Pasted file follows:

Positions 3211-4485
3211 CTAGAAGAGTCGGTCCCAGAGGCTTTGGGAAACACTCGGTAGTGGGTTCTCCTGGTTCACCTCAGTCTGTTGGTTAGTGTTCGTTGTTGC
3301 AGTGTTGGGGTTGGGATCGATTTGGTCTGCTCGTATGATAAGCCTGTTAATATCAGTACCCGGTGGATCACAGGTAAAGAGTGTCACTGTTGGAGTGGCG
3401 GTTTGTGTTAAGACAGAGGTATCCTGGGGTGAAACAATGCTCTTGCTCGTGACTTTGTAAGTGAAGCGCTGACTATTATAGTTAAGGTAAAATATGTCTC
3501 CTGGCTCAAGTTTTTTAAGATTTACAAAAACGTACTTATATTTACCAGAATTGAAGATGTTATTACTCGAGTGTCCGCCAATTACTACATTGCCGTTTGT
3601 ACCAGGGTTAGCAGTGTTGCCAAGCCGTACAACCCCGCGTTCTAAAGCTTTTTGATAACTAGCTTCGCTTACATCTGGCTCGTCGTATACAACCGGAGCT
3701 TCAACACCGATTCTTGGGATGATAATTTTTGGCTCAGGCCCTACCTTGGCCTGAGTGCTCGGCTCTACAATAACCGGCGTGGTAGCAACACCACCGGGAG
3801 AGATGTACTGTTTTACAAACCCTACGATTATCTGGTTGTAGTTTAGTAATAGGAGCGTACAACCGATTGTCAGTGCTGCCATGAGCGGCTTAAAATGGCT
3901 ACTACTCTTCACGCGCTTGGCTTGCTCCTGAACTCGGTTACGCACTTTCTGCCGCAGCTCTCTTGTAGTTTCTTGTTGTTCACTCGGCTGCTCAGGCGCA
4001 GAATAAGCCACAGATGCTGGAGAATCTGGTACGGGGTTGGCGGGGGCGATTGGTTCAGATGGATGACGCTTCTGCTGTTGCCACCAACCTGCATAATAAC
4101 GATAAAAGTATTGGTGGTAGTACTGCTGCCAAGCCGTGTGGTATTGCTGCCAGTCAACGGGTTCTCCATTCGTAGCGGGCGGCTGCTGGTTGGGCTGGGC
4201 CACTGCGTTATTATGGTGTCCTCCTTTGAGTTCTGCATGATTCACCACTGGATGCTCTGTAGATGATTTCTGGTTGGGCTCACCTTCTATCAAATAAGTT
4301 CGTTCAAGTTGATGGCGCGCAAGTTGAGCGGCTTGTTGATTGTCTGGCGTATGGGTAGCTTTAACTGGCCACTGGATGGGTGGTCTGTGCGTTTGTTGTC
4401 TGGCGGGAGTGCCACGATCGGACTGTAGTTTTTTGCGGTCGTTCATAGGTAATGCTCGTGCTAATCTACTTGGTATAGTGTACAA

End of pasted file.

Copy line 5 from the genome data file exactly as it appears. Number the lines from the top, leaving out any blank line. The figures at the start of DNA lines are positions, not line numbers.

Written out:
3501 CTGGCTCAAGTTTTTTAAGATTTACAAAAACGTACTTATATTTACCAGAATTGAAGATGTTATTACTCGAGTGTCCGCCAATTACTACATTGCCGTTTGT